Rupert Reyes' bilingual comedy 'Petra's Pecado' hits the audience with Mexican culture like a well-wrapped enchilada washed down with a frosty margarita
Reviewed by Patti Hadad, Fri., July 29, 2005
Dougherty Arts Center, through Aug. 7
La Virgen de Guadalupe has headphones on underneath her rich blue-green mantle connected to an iPod on her pink tunic. She might be praying for los pobres, or she might be rockin' out to Latino pop divas Anasol and Shakira. Such miracles occur in Teatro Vivo's revival of a 10-year-old play Petra's Pecado. In short video projections on the Dougherty Arts Center stage, we see La Virgen breaking out of her mold, innocently shooing away a fly and flashing her Mona Lisa smile. It's nothing short of miraculous to see the maiden of 15 appear on stage wearing blue jeans and a chic cross-knot camisole.
Petra Dominguez, the heroine of Rupert Reyes' comedic trilogy (Petra's Pecado, Petra's Cuento, and Petra's Sueno), is a scheming wife and mother who runs a tortilla factory. In Petra's Pecado, she has sinned, and the new priest at her church decides that her penance will be to direct a play based on the story of Our Lady of Guadalupe. The hilarity ensues when Petra (Laura Vela Grayson) casts the play with her husband Rafael (Rupert Reyes), her two sidekicks Tacha (San Juanita Alcala) and Clara (Alejandra Murga), and the foul-mouthed Chano (Rudy Sandoval).
Los viejos, or senior citizens, have a time of it disputing over acting exercises. But Tina Tamayo (Lisa Trejo McKendrick), Petra's bogus-Chanel-dressed competition in the tortilla business, "meta la pata," as the Spanish expression goes, meaning "put her foot in it." Petra's fervent prayer awakens la Virgen for help.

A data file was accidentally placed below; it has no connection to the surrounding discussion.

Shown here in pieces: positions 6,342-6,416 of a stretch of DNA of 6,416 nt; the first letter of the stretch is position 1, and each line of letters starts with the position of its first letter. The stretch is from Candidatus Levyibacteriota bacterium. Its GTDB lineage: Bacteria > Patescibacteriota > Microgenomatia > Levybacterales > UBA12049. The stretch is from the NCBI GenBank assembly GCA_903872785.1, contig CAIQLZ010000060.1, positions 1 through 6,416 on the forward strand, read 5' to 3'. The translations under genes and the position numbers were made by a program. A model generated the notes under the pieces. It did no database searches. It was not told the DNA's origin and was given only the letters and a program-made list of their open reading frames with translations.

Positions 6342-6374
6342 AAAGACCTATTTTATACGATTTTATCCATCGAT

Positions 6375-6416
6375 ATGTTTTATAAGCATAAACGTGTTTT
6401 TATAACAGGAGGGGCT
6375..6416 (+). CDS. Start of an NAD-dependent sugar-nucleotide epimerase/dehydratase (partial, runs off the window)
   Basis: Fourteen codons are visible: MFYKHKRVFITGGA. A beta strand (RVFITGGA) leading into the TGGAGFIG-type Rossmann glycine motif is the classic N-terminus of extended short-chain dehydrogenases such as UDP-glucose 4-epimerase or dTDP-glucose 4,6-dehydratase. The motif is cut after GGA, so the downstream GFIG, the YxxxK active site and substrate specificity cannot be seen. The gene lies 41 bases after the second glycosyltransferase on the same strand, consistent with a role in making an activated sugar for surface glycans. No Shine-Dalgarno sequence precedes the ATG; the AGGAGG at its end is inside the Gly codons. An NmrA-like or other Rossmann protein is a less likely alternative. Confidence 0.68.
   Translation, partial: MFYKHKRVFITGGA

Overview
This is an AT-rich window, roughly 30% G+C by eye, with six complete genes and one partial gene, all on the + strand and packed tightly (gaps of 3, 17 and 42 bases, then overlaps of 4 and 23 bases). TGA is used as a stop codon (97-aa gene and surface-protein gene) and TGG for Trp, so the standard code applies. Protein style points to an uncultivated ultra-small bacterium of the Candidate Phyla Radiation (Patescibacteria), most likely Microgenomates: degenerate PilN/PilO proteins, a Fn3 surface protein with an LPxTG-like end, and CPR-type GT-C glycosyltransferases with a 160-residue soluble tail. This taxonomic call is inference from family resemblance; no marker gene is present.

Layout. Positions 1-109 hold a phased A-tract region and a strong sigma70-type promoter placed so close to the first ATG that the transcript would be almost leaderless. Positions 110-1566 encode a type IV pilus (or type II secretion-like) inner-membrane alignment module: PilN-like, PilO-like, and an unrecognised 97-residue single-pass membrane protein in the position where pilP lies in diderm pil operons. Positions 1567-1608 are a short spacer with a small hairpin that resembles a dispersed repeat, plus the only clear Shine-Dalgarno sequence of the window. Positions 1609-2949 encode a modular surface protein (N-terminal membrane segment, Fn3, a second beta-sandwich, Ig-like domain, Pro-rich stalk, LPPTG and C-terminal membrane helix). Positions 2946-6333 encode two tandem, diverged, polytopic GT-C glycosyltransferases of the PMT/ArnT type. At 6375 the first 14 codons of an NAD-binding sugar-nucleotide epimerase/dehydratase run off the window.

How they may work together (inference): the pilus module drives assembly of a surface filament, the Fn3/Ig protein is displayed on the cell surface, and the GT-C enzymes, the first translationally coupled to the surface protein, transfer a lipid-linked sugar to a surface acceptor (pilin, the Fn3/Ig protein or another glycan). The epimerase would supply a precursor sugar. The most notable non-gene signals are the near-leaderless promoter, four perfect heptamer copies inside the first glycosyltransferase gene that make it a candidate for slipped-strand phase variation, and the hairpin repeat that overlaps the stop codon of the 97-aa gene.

La Virgen's appearance is neither surprising nor sacrilegious in this case. It's apparent that saints and Catholic deities are so alive in the lives of these people that they might as well be walking the earth lending a hand. The scenes in which lost souls such as Petra, Chano, or Clara have mano-a-mano conversations with the young Virgen are heartfelt, but they feel long and could be downright off-putting if you were an atheist.
Immaculately Mexican-American in every way imaginable, Reyes' play isn't exclusive. The overall theatrics and common Spanglish make the plot easy to follow even if you don't speak Spanish. And you can quickly pick up some spicy cuss words by the cackles surrounding you.
"It wouldn't be a Teatro Vivo play if there wasn't a raffle for a T-shirt in the intermission," said an usher. You get the sense from being in the audience that everyone is part of la familia.
Rupert Reyes' bilingual Petra trilogy strikes the audience with Mexican culture like a well-wrapped enchilada washed down with a frosty margarita. In short, it has you full with laughter.